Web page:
Glutaric acid dialdehyde
|Main uses||Disinfectant, warts|
|Defined daily dose||Not established|
|Chemical and physical data|
|Molar mass||100.117 g·mol−1|
|3D model (JSmol)|
Glutaraldehyde, sold under the brandname Cidex and Glutaral among others, is a disinfectant, medication, preservative, and fixative. As a disinfectant, it is used to sterilize surgical instruments and other areas of hospitals. As a medication, it is used to treat warts on the bottom of the feet. Glutaraldehyde is applied as a liquid.
Side effects include skin irritation. If exposed to large amounts, nausea, headache, and shortness of breath may occur. Protective equipment is recommended when used, especially in high concentrations. Glutaraldehyde is effective against a range of microorganisms including spores. Glutaraldehyde is a dialdehyde. It works by a number of mechanisms.
Glutaraldehyde came into medical use in the 1960s. It is on the World Health Organization's List of Essential Medicines. The wholesale cost in the developing world is about US$1.50–7.40 per liter of 2% solution. There are a number of other commercial uses such as leather tanning.
Glutaraldehyde is used as a disinfectant and medication. Usually applied as a solution, it is used to sterilize surgical instruments and other areas.
Glutaraldehyde is used in biochemistry applications as an amine-reactive homobifunctional crosslinker and fixative prior to SDS-PAGE, staining. It kills cells quickly by crosslinking their proteins. It is usually employed alone or mixed with formaldehyde as the first of two fixative processes to stabilize specimens such as bacteria, plant material, and human cells. A second fixative procedure uses osmium tetroxide to crosslink and stabilize cell and organelle membrane lipids. Fixation is usually followed by dehydration of the tissue in ethanol or acetone, followed by embedding in an epoxy resin or acrylic resin.
Another application for treatment of proteins with glutaraldehyde is the inactivation of bacterial toxins to generate toxoid vaccines, e.g., the pertussis (whooping cough) toxoid component in the Boostrix Tdap vaccine produced by GlaxoSmithKline.In a related application, glutaraldehyde is sometimes employed in the tanning of leather and in embalming.
As a medication it is used to treat plantar warts. For this purpose, a 10% w/v solution is used. It dries the skin, facilitating physical removal of the wart. Trade names include Glutarol.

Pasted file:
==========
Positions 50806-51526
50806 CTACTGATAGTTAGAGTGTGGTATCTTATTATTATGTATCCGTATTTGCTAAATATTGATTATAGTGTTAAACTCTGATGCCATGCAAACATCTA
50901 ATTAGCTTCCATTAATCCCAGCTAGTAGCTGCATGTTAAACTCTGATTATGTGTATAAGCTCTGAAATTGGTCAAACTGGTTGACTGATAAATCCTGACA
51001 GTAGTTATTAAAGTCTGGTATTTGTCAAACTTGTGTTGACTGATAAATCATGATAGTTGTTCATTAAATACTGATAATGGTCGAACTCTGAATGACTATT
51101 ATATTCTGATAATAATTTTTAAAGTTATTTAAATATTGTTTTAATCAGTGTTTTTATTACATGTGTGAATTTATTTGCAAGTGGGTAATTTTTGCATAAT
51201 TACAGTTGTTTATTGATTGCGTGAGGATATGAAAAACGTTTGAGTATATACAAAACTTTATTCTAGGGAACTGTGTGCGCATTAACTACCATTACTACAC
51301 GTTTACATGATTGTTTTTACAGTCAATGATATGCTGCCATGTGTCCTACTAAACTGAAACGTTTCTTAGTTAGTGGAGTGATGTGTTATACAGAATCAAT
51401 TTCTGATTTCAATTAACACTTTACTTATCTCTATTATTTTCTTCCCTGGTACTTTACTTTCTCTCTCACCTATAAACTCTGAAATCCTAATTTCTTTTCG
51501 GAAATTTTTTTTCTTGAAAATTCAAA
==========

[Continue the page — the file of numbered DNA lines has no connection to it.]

The defined daily dose is not established
Side effects include skin irritation. If exposed to large amounts, nausea, headache, and shortness of breath may occur. Protective equipment is recommended when used, especially in high concentrations. Glutaraldehyde is effective against a range of microorganisms including spores.
As a strong sterilant, glutaraldehyde is toxic and a strong irritant. There is no strong evidence of carcinogenic activity. Some occupations that work with this chemical have an increased risk of some cancers.
Mechanism of action
A number of mechanisms have been invoked to explain the biocidal properties of glutaraldehyde. Like many other aldehydes, it reacts with amines and thiol groups, which are common functional groups in proteins. Being bi-function, it is also a potential crosslinker.
Production and reactions
Glutaraldehyde is produced industrially by the oxidation of cyclopentene. Alternatively it can be made by the Diels-Alder reaction of acrolein and vinyl ethers followed by hydrolysis.Glutaraldehyde converts in aqueous solution to various hydrates that in turn convert to other equilibrating species
Monomeric glutaraldehyde polymerizes by aldol condensation reaction yielding alpha, beta-unsaturated poly-glutaraldehyde.
History and culture
Glutaraldehyde came into medical use in the 1960s. It is on the World Health Organization's List of Essential Medicines. There are a number of other commercial uses such as leather tanning.A glutaraldehyde solution of 2.0% concentration may be used as a biocide for sterilization of surgical equipment It is a sterilant, killing endospores in addition to many microorganisms and viruses. As a biocide, glutaraldehyde is a component of hydraulic fracturing ("fracking") fluid. Bacterial growth impairs extraction from these wells, glutaraldehyde is pumped as a component of the fracturing fluid to inhibit microbial growth.
- ↑ Nomenclature of Organic Chemistry : IUPAC Recommendations and Preferred Names 2013 (Blue Book). Cambridge: The Royal Society of Chemistry. 2014. p. 907. doi:10.1039/9781849733069-FP001. ISBN 978-0-85404-182-4.
- ↑ 2.0 2.1 2.2 "Glutaraldehyde". pubchem.ncbi.nlm.nih.gov. Archived from the original on 12 November 2020. Retrieved 19 December 2020.
- ↑ 3.00 3.01 3.02 3.03 3.04 3.05 3.06 3.07 3.08 3.09 3.10 3.11 World Health Organization (2009). Stuart MC, Kouimtzi M, Hill SR (eds.). WHO Model Formulary 2008. World Health Organization. pp. 323, 325. hdl:10665/44053. ISBN 9789241547659.
- ↑ 4.0 4.1 4.2 4.3 4.4 4.5 4.6 British national formulary : BNF 69 (69 ed.). British Medical Association. 2015. p. 825. ISBN 9780857111562.
- ↑ 5.0 5.1 "WHOCC - ATC/DDD Index". www.whocc.no. Archived from the original on 1 July 2021. Retrieved 14 September 2020.
- ↑ Bonewit-West, Kathy (2015). Clinical Procedures for Medical Assistants. Elsevier Health Sciences. p. 96. ISBN 9781455776610. Archived from the original on 2017-09-23. Retrieved 2017-09-09.
- ↑ Sullivan, John Burke; Krieger, Gary R. (2001). Clinical Environmental Health and Toxic Exposures. Lippincott Williams & Wilkins. p. 601. ISBN 9780683080278. Archived from the original on 2019-02-23. Retrieved 2019-02-22.